If you’ve lived in the West long enough, you’re sure to have participated at some point or other in conversations about who’s traveled to the scariest driving country. This usually comes up as something of a feat of strength along the lines of: “I survived a taxi ride in Cairo, I can survive any kind of driving”, the challenge to which is typically: “Cairo? Oh, but I’ve seen how they drive in Dakar, and Beijing, that’s even worse.” The barometer of comparison is of course, Western driving culture.
I unfortunately don’t escape this pattern. I’m typically in a bit of an automotive shock when I travel from a country where drivers respect the rules of the road to one where anarchy seems to reign ( I use the word anarchy here with the due dose of sarcasm- of course there is some kind of system of rules in these countries, it’s just not a Western one). In most Western cities for example, you would never see a taxi driver passing a cigarette to another taxi driver while they’re both rolling next to each other at 50 km/hour on a busy motorway. And until I had witnessed that from the backseat of the cigarette-soliciting taxi in Cairo, I had never even wondered whether this was legal or not. Two Fridays ago in Beirut, I had the rare privilege of being driven in an armour-plated 4×4 which belonged to a public official. Although I was childishly relishing the experience, I kept snapping out of it every 25 seconds by the gasping fear that the vehicle was about to collide with oncoming cars as it whizzed in and out of lanes without signalling and that it would then roll over and off the road, tumbling down the mountain to the bottom of the valley where I would find my untimely death.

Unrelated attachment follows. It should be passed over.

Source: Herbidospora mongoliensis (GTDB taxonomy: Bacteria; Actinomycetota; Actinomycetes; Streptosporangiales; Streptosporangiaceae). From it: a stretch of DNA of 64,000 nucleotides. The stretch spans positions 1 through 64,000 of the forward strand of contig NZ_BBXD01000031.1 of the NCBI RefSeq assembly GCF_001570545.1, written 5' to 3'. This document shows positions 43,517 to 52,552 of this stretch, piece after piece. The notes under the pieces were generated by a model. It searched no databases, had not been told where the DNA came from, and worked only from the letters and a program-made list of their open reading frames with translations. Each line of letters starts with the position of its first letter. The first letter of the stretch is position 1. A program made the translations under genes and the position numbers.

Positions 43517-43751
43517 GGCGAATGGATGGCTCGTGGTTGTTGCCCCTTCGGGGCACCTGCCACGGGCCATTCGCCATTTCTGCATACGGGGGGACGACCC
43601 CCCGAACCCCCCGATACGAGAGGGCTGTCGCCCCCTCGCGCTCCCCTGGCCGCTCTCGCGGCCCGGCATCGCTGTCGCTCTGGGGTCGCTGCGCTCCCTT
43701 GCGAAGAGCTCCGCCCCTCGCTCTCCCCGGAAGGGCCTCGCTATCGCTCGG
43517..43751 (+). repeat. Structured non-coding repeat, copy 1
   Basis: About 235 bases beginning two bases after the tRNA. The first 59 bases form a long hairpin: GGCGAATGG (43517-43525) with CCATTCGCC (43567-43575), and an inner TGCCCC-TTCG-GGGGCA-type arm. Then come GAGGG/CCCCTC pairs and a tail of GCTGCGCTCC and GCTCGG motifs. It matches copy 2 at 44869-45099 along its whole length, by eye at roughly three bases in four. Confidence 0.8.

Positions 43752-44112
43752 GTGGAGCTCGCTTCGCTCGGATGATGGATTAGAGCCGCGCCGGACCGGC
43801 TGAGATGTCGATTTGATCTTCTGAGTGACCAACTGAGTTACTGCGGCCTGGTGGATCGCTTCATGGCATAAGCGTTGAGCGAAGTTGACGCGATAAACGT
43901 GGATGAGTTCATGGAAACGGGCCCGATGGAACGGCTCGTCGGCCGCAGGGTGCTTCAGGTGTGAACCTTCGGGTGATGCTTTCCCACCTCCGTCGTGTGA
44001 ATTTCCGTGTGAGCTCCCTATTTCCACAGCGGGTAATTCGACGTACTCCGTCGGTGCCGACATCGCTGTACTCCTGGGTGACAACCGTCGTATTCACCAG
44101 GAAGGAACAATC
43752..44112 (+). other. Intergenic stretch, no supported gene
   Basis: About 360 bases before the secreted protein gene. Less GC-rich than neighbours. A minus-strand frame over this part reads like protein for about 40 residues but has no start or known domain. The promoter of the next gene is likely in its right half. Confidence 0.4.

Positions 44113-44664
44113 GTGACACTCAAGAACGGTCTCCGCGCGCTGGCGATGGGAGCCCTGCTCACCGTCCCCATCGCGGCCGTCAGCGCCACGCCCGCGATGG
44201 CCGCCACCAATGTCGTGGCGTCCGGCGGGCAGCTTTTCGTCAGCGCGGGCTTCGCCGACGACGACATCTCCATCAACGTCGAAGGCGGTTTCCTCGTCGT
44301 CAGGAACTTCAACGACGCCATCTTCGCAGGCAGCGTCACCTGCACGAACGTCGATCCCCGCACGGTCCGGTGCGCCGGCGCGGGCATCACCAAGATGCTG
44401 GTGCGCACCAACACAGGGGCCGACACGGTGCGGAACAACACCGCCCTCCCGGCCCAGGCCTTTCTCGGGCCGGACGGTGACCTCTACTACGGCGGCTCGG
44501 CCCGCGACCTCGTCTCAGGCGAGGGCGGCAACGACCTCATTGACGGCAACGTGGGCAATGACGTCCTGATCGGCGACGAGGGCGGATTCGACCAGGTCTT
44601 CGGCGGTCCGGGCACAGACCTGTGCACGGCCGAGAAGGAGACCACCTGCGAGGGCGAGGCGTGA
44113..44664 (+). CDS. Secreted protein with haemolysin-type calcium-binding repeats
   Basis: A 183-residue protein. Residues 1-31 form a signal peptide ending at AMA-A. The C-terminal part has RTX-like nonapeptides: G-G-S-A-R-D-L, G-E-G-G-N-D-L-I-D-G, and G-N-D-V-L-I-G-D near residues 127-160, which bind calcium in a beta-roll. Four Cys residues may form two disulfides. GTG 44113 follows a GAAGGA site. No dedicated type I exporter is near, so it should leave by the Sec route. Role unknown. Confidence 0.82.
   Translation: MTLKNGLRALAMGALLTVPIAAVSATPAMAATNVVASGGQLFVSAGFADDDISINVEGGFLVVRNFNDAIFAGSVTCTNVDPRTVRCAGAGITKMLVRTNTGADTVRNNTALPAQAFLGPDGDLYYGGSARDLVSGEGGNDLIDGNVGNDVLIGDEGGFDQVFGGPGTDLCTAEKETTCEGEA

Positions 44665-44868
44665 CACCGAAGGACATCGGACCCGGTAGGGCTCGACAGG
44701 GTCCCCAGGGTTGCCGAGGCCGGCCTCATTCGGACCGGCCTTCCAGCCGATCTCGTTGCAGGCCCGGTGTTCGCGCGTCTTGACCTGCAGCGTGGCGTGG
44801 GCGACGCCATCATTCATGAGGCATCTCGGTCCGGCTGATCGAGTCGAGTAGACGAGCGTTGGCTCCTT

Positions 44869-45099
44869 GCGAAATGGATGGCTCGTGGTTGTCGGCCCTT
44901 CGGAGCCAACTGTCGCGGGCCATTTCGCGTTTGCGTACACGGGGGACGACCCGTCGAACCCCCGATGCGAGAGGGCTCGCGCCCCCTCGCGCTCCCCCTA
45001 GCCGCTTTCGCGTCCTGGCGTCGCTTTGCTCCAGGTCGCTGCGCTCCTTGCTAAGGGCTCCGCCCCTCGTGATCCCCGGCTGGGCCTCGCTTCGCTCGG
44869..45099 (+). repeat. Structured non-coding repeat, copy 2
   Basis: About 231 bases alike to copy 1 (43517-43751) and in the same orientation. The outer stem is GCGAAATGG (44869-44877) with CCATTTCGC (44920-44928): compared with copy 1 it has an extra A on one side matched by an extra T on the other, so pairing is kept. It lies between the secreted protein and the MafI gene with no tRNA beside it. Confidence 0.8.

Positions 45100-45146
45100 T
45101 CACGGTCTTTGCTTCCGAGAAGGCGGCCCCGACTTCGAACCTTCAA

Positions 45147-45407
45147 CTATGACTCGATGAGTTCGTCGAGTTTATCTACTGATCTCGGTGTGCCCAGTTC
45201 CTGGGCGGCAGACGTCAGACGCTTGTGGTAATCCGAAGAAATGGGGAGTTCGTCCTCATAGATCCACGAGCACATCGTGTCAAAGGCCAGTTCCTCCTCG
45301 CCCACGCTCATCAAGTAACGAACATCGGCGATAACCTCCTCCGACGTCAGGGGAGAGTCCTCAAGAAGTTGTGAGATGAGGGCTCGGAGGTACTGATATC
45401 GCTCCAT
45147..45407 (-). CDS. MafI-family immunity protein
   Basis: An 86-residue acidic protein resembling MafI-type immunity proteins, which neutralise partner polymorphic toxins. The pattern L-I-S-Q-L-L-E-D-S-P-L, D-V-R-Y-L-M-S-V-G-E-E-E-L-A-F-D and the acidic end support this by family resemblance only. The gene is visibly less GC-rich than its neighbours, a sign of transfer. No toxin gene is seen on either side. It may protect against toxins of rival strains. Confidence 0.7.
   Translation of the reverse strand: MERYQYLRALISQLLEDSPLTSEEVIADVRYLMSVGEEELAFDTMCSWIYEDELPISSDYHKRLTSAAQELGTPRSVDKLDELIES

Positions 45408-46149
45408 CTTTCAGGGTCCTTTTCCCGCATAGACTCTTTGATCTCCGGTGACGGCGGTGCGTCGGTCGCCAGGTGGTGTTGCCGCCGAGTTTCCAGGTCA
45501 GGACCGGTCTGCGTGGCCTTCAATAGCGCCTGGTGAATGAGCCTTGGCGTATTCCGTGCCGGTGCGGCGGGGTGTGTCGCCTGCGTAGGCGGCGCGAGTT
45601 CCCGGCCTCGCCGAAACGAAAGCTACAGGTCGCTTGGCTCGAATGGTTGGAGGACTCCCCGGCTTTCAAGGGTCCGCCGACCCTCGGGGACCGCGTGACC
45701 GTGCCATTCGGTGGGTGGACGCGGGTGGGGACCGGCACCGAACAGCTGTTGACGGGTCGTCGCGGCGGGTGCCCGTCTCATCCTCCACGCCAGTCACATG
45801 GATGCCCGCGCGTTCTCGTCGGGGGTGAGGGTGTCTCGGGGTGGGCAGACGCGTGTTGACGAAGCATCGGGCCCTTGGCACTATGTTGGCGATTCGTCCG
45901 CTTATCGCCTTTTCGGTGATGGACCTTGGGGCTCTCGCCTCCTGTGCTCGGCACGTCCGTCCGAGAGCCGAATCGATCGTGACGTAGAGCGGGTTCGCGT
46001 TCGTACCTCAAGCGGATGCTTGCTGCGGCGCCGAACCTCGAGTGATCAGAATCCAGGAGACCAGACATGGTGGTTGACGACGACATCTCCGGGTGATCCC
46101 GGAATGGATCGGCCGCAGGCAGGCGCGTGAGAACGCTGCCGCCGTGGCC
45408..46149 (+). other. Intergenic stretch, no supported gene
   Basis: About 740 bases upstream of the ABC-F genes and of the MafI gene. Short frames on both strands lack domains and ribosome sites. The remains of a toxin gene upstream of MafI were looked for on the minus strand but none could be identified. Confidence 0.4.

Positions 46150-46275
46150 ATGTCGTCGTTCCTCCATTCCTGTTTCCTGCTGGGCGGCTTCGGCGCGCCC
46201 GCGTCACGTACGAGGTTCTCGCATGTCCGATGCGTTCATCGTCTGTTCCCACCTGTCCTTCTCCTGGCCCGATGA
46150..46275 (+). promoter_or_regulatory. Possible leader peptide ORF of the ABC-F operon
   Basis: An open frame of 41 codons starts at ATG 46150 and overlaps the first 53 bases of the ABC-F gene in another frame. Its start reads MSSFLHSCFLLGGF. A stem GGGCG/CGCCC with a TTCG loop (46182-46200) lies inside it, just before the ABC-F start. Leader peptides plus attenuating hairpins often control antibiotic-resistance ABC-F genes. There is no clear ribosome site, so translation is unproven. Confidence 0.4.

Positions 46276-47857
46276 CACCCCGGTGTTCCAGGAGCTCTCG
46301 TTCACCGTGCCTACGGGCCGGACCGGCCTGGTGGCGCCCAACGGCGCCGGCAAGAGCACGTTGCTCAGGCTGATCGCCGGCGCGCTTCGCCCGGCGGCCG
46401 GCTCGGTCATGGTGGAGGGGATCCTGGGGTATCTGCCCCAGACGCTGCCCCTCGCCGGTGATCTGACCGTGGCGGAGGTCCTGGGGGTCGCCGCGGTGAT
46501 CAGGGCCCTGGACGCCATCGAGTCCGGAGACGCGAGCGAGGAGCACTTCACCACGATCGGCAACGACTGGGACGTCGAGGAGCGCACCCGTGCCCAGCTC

To be sure, driving behaviour in Lebanon in 2009 is leagues ahead of what it was in the 1980’s, when road chaos was just one victim of the breakdown of central authority because of the war. Back then, traffic lights were as decorative as the uncollected litter and indeed did not work at all. Today traffic lights do show their alternating colours, and Lebanese traffic police have begun to pull cars over and hand out tickets for violations. But the frenzied manoeuvring, whenever possible (ie when there’s no police being visible and looking menacing), is very similar to what it was back then. So when a relative of mine a few days ago realized there’s no traffic police standing at the intersection, she most certainly seized the opportunity to keep speeding right through despite a red light.